Art Exhibition: From Persecution to Hope

January 25, 2013 Updated: March 31, 2014

An upcoming art exhibit in Ottawa offers more than a cultural experience—it takes the viewer from the routine world into the inner spiritual life of Falun Dafa (Falun Gong) practitioners and details the ongoing persecution they endure in China.

The Art of Zhen, Shan, Ren (Truth, Compassion, Tolerance) International Exhibition, which opens Feb. 5, consists of 26 oil and watercolour paintings that are rendered in a realistic style. The works are by 12 artists, all of whom practice Falun Dafa, with diverse backgrounds and training in the arts. 

The painters strive to better themselves through the meditation practice, and that spirit is reflected in their paintings. The exhibit also educates the public about the persecution against the group in China that began in 1999.

Four paintings in the exhibit are by Ottawa artist Kathleen Gillis. As a key organizer, she hopes people will keep an open mind about the content of the exhibition.

“We don’t shy away from beauty—we acknowledge it. Contemporary art shies away from beauty,” she said.

“We also don’t shy away from truth, even unpleasant truths, and we don’t shy away from the phenomena that exist around us that some people have access to and some don’t. 

“By that I mean some people feel that there are celestial beings, that they exist, and some people have visionary experiences, and we don’t shy away from portraying those. If we feel that that is true we say it.”


The overall feeling people will get from the exhibit as a whole is one of hopefulness.

— Ottawa artist Kathleen Gillis

The website states, “The universal principles of Falun Gong—Truthfulness, Compassion, and Forbearance—bring hope to humankind. However, since 1999 the Chinese Communist Party has carried out a brutal persecution of this peaceful meditation practice.”

“So it is up to Falun Gong practitioners themselves in the middle of this persecution to raise awareness and bring out the truth. They continually speak the truth to provide an opportunity for the world’s people to take a stand and position themselves.”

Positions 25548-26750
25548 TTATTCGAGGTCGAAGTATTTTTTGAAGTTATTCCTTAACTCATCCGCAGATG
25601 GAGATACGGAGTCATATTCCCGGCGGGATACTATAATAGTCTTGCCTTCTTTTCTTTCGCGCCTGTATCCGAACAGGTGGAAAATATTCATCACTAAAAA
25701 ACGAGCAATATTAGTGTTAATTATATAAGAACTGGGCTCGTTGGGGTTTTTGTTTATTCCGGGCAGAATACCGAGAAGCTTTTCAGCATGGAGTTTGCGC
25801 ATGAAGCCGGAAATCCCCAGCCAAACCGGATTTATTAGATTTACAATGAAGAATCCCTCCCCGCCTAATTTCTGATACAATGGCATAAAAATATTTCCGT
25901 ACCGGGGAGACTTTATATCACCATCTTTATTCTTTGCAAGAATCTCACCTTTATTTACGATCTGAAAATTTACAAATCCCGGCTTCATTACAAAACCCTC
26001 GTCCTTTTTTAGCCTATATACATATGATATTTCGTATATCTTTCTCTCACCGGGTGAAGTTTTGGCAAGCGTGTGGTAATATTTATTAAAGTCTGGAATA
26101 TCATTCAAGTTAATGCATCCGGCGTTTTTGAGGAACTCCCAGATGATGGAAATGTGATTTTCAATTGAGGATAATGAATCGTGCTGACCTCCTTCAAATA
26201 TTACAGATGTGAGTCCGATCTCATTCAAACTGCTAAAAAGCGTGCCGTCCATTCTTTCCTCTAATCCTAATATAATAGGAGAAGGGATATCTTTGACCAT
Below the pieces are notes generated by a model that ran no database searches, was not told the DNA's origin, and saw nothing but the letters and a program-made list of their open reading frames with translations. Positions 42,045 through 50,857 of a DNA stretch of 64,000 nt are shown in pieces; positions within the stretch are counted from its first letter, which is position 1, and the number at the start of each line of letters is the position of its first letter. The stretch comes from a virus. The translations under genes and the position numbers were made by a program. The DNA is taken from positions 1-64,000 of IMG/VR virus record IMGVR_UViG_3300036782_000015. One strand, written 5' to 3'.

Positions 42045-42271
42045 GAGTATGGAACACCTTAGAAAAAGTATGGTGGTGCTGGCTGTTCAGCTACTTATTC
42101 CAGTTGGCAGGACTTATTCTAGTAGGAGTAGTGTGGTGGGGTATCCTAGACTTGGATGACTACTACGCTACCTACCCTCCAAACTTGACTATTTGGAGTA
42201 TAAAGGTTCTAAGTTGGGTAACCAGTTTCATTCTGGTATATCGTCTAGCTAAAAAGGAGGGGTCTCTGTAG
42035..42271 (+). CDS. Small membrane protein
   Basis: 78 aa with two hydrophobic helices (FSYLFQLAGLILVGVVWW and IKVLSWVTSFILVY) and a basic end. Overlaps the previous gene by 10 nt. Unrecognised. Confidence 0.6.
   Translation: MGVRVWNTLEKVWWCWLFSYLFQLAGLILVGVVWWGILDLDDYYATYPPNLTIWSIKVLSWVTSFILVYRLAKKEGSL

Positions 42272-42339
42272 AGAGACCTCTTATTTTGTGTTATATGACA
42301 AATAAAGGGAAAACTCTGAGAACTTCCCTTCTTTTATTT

The artworks will be displayed in seven thematic groupings. They include themes that deal with the persecution and the nonviolent response to the torment and oppression that has been inflicted on Falun Dafa practitioners in China for 13 years.

Practitioners suffer horrendous torture but remain steadfast in their belief. The exhibit highlights the splendour of the peaceful practice and provides hope, as those persecuted don’t fight back but selflessly remind their captors that they are doing wrong and there may be consequences for their actions.

“The bottom line is, even if you see a painting that is upsetting or evokes some negative emotion, the overall feeling people will get from the exhibit as a whole is one of hopefulness,” Gillis notes.


“I think sometimes we have given up on humanity, and this will help people understand that not everybody has given up. Because even in the most horrible circumstances there is always a kind of trust and vision the practitioners have, and a sense that this may be horrible but we have our eyes on another horizon.”

The exhibition will run Feb. 5–10 in the Kildare Room of Saint Brigid’s Centre for the Arts, 10 a.m.-5 p.m. daily. On opening night, Tuesday, Feb. 5, there will be an informal viewing at 7–9 p.m., and Gillis will be on hand to talk about the works.

For information about the art exhibit please visit

Kathleen Gillis is an artist living in Ottawa.

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